Piko3D

Space Partitioning Tutorial: Piko3D’s Dynamic Octree

Introduction

Space partitioning is commonly used in 3D games and game engines. It is used to efficiently choose the objects to draw or collide, and so on. Many options are available, differing in both complexity and efficiency. Examples of space partitioning include: KD-Trees, Octrees, Grid cell partitioning, Icoseptrees and so on.

This tutorial is not a definitive guide to implementing the ultimate Octree, but it justΒ describes our implementation of an Octree; we decided to share it with you because, well, we think it’s just awesome πŸ˜‰
For those of you who already know what space partitioning is, and what octrees are: skip the following two paragraphs, move along people, nothing to see here πŸ˜‰

Space partitioning

Space partitioning is, simply put, subdividing your game world into smaller parts, with the purpose of optimizing queries on your game world. For instance, say you want to render a scene, with e.g. a heightmap, trees, lots of bushes, some rocks, some houses full of furniture etcetera. Usually not the entire scene is in view, so all objects that are outside your view do not need to be drawn. This can greatly speed up the rendering process.

In order to be able to determine which objects are in view, we have to know whether or not they intersect with our view “Volume” – the space that is visible to us. For that we give our camera a bounding volume which describes this space. As it is mathematically rather expensive to test if an arbitrary object is inside this volume, we also define a bounding volume for our objects. This volume will be a rough approximation of the object, like a bounding sphere for instance. We can determine if the object is in view, by calculating if the bounding volume of this object intersects with the bounding volume of our camera.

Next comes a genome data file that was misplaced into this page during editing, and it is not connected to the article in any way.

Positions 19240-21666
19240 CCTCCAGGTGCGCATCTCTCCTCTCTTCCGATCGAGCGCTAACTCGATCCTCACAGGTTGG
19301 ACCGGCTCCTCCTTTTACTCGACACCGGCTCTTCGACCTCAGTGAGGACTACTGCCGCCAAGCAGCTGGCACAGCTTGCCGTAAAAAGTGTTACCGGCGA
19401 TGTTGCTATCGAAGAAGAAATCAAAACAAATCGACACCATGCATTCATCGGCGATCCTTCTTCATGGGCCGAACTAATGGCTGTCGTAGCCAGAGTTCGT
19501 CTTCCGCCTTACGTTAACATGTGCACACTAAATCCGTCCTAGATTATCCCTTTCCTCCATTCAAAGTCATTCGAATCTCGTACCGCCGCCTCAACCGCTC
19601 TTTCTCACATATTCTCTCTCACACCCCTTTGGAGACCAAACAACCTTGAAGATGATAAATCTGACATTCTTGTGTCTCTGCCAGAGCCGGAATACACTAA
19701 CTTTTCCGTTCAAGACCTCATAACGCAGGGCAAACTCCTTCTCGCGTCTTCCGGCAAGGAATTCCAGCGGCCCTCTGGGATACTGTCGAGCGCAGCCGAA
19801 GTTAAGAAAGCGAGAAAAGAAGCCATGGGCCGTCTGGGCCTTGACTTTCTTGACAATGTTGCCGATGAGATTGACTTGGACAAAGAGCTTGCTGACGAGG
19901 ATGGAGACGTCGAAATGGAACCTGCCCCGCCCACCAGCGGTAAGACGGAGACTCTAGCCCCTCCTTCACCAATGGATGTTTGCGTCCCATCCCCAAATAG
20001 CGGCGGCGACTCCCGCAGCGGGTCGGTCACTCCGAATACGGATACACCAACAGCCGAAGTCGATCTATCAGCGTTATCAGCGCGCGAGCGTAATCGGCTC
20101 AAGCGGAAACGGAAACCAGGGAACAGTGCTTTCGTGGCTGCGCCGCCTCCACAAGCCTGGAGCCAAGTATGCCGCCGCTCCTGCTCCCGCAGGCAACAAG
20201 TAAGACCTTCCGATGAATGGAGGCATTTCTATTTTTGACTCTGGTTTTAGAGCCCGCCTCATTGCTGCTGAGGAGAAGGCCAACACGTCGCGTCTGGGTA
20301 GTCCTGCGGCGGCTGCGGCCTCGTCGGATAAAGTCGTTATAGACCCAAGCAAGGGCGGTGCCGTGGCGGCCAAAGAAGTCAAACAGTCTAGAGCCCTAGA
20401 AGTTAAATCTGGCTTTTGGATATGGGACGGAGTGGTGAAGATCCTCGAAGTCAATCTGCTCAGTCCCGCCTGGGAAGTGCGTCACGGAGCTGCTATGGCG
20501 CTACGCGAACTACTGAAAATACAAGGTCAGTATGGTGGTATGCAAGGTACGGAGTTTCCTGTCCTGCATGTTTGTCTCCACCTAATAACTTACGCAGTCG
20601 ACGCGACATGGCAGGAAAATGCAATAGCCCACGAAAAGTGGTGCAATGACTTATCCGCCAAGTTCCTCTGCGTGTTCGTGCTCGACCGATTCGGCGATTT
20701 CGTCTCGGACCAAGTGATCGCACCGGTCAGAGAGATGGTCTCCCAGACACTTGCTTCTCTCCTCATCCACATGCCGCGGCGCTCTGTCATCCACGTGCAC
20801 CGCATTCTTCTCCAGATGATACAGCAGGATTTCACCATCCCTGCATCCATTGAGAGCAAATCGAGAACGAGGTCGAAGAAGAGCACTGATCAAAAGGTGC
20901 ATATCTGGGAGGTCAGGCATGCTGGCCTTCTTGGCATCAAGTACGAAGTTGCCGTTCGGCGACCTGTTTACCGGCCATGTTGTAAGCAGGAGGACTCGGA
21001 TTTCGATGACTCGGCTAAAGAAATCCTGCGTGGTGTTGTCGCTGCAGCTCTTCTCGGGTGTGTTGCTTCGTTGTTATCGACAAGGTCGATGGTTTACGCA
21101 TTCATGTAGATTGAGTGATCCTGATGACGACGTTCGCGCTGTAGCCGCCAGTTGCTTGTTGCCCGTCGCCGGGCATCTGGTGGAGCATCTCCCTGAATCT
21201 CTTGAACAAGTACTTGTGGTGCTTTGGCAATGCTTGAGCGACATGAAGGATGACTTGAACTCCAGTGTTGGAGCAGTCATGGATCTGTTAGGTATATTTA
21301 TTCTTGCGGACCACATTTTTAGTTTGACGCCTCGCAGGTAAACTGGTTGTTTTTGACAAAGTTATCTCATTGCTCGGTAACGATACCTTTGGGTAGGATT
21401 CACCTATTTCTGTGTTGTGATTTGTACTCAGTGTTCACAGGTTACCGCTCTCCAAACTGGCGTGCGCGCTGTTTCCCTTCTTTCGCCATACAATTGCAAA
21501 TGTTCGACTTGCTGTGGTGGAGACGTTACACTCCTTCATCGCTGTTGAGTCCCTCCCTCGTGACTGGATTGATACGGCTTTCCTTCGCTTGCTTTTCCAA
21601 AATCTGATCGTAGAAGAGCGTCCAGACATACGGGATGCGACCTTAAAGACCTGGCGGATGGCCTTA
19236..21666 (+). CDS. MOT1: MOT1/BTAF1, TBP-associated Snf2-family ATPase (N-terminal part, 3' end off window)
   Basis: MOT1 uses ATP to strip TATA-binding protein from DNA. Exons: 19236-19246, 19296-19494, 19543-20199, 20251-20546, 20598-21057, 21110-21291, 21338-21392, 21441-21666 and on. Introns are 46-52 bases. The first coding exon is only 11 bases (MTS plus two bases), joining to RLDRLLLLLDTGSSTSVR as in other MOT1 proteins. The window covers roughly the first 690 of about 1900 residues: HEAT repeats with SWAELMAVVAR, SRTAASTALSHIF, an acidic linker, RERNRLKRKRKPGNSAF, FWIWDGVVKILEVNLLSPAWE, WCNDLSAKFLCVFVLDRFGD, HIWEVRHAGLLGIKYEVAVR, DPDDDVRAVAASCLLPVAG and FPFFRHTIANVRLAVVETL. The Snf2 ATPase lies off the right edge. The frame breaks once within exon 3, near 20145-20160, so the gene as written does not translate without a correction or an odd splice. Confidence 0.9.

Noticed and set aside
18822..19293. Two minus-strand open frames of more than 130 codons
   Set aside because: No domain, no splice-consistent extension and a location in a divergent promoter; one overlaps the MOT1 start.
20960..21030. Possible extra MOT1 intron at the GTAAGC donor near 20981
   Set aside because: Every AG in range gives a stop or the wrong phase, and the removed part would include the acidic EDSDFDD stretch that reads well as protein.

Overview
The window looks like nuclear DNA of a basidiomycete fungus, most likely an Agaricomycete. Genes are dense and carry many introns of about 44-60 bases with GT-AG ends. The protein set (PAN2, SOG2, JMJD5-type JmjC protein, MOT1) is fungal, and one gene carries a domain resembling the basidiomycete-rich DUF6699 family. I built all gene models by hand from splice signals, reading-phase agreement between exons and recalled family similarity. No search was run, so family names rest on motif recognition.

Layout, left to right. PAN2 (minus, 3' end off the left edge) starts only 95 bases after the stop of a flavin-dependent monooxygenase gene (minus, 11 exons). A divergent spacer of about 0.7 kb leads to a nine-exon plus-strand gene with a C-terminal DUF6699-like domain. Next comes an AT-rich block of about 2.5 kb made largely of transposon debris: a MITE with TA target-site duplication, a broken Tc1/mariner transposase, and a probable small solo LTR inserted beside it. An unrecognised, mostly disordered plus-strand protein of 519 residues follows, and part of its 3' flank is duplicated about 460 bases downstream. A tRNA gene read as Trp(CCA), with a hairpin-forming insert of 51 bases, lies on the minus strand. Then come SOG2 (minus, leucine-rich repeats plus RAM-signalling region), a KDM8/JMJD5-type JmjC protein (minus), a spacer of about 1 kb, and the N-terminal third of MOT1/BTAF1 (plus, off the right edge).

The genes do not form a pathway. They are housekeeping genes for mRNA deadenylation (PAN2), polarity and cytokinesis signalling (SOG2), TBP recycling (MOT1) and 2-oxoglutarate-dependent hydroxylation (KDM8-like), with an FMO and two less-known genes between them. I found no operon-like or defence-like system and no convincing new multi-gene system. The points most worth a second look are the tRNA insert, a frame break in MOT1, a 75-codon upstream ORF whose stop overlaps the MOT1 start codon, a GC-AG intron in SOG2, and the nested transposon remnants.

In Piko3D, we get data from our scene using a simple query object. If we pass the bounding volume of the camera to this query object, we can do a simple for loop to decide which objects are in view:


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void Scene::query(SceneQuery& query) {
    for (int i = 0; i < mObjects.count(); ++i){
        if(query.boundingVolume->intersects(mObjects[i]->boundingVolume))
            query.objects.add(mObjects[i]);
    }
}

This works well on smaller scenes (say, < 1000 objects), but the larger the world, the more checks need to be done. When talking about checking collisions, a problem arises with even a relatively small amount of objects. This is demonstrated with the following code snippet:


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void Scene::collide() {
    for (int i = 0; i &lt; mObjects.count() - 1; ++i)
        for (int j = i + 1; j &lt; mObjects.count(); ++j)
            if(mObjects[i].boundingVolume-&gt;intersects(mObjects[j]-&gt;boundingVolume))
                // do physics collisions ....
}

This sums up to (n(n – 1)) / 2 checks, where n is the number of objects. With 1000 objects, this results in almost half a million checks! Great performance gains can be achieved by grouping objects that are close to each other into a separate volume (which we call partition) which is a bounding volume that completely contains the given objects. If two partitions do not collide, the separate objects inside one partition do not have to be tested against the objects inside the other; so if a partition contains 100 objects, and it does not collide with another partition with 100 objects, almost 5000 checks are saved. This shows that good space partitioning is essential to the performance of modern games.

Octrees

The structure we chose to use is called an Octree. An Octree works with splitting the world (or ‘root partition’) recursively in 8 partitions (or ‘children’ of a partition): one for each corner of the world (lower left front, lower left back, lower right front… etc, until upper right back). The partition containing the children is called the ‘parent’ partition for each child. Each corner can again be repeatedly subdivided into 8 children. Objects are placed as ‘deep as possible’: e.g. if an object fits in one of the children of a partition, it will be placed in the child (or even one of the child’s children). An example is shown below; for clarity a quadtree is shown, which is the 2D equivalent of an octree. To convert this example to an octree, simply add a third dimension and split it the same way.

So, if we want to take the collisions of one of the objects in the upper-right quadrant, we can completely
ignore the other three quadrants, ignoring all objects contained therein.